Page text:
Tuire Ranta-Meyer: The playing human has the courage to move in the higher education
In this blog post, I discuss whether universities of applied sciences can have imaginative leaders and “masters of madness”, as in Little’s office. Could a creative idea that seems a little crazy today be a driving force for the development of tomorrow? Are there any aspects of higher education sports where students do not need to be full of athletic power in order to exercise on their own terms, take part in and enjoy physical activity one step – or, say, one wrist rotation at a time?
“In my company, everyone has to learn to be silly and stupid every day. So, I ask my employees when they present, say, a new house design: ‘What if we built it out of marshmallows?’”
It might be difficult to believe but this recipe for success by Bill Little, director of the American architecture firm Little & Associates, is an important underlying ideology of the MyActive Campus project that was launched in Metropolia University of Applied Sciences. How is managing a company related to the project to promote everyday physical activity on Metropolia’s new giant campus in Myllypuro in eastern Helsinki?
The shoemaker’s children
My mother was a physical education teacher but she wasn’t working in the school where I was attending. In her school they were skiing, orienteering, learning gymnastics and figure skating’s salchow-jumps and lining skating arcs. From elsewhere, my skating lessons were limited to our teacher’s request to take 20 rounds on the ice and come out. My mom, mother of four, had only rarely enough energy to teach us, her childrens, into the mystery of moving in her free-time.
Therefore I didn’t even become an amateur athlete. I hitted the baseball only by accident and my high jump stayed under the bar. This was the problem until my sister teached me the Flop style.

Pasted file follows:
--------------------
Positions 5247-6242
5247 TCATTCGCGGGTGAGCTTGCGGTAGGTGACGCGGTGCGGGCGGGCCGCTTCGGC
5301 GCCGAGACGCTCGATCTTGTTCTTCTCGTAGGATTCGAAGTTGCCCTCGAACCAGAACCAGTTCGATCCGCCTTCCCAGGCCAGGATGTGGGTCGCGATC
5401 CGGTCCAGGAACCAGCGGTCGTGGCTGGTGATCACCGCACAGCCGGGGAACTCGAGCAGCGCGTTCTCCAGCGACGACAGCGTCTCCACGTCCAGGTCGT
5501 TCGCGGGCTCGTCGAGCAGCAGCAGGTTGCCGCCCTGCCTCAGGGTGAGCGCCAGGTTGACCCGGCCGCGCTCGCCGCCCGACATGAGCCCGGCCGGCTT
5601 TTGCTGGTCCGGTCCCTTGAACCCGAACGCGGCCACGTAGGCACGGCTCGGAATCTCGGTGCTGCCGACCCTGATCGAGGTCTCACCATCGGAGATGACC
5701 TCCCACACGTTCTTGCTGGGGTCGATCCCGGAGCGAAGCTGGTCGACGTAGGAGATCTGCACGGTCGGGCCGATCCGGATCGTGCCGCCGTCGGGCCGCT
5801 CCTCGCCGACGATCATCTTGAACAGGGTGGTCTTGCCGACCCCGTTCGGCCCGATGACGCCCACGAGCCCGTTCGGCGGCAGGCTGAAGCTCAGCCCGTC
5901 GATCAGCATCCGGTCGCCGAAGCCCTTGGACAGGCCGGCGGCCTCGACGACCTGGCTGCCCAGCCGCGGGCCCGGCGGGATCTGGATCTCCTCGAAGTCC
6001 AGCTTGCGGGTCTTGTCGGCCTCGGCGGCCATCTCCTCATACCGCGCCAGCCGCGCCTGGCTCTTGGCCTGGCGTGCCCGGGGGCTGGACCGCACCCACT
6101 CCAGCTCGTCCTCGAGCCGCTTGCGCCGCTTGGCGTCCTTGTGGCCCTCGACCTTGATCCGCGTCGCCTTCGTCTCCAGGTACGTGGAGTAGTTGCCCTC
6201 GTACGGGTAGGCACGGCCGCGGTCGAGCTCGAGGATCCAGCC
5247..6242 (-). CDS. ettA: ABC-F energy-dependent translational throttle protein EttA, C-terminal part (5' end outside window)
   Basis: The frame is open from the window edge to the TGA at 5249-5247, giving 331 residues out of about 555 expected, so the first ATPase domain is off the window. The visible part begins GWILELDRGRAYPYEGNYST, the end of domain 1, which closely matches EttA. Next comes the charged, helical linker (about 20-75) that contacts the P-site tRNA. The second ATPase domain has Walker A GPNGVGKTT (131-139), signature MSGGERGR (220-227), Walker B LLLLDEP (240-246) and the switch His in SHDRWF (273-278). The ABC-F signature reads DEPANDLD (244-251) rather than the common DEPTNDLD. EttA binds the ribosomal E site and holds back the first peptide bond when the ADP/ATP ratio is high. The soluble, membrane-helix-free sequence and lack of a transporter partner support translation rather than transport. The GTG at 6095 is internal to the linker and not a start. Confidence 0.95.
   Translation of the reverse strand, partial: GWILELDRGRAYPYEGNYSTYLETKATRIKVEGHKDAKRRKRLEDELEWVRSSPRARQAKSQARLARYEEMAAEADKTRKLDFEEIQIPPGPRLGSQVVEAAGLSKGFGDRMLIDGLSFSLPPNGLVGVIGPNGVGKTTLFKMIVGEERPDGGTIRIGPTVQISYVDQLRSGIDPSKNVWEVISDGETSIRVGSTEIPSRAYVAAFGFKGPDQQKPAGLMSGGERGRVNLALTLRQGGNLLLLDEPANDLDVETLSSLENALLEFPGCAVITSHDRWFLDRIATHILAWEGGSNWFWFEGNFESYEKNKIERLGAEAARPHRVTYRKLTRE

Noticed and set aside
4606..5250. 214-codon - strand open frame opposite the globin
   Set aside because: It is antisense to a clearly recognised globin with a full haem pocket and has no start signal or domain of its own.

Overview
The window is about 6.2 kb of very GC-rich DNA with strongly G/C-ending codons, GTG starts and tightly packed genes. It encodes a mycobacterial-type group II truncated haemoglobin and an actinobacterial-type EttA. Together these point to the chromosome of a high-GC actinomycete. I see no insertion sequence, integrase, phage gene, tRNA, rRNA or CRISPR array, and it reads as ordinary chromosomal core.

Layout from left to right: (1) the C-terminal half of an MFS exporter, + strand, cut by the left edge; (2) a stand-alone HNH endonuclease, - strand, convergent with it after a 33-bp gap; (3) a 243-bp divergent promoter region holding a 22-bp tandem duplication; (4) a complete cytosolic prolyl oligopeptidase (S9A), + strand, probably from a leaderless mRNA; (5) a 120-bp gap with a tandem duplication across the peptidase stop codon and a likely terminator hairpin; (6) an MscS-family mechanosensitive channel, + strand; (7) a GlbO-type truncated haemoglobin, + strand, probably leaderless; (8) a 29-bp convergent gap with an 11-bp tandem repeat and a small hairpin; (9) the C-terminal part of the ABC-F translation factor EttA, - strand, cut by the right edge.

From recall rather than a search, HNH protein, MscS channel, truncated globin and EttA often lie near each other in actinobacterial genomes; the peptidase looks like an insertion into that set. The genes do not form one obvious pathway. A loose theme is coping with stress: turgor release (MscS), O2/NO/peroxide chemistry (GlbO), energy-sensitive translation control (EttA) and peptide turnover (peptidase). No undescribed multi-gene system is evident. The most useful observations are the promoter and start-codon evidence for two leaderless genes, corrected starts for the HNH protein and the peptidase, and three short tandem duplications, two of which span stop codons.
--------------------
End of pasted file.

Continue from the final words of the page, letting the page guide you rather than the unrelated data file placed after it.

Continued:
Even my own children have been clumsy in sports. Exercising in sports didn’t increase their self-esteem at all. More likely it was distressing and discouraging. The word forcing is bad in education. After it there was nothing to temptate or bribe them to become eager into sports which were available. When living in the centre of Helsinki it was frustrating to pack everything and everyone into a car and drive 10 kilometers to skiing in Paloheinä. Not to mention coming back from Paloheinä after skiing the route of 3 kilometers.
This was insane, but did we have an option?
Learning and physical activity go hand in hand
We all know that it benefits the brain when we exercise, get out of breath, sweat and when our pulse rate increases. Physical activity takes care of the blood vessels in the whole body and also benefits the small blood vessels in the brain. The amount of brain-derived growth factor (neurotrophin) increases significantly right after exercise. This will accelerate the formation of cells in the hippocampus area of the brain.
That’s why it is wise to combine learning difficult things with physical activity: when exercise is combined with an interesting activity, the volume and memory capacity of the hippocampus may increase.
According to Aivoliitto, exercise speeds up thinking and improves alertness. Aerobic exercise improves processing speed, executive functions and memory. Exercise can improve cognitive performance quickly. The blood circulation in the brain and the flow of oxygen and food are also accelerated. Endurance sports in particular, such as running, walking, cycling, skiing and swimming, are quite easily accessible to anyone.
There is no shortage of information out there. So why, despite all the information available, do we not always make daily choices that promote our well-being?
Why would we rather sit on a couch or throw ourselves on a beanbag on the campus instead of jumping a skipping rope around the campus or challenging our fellow students to a sack race along the long corridors of the higher education institution? The MyActive Campus project that I started aims to both answer this question and to take active measures to lower the threshold for higher education sports.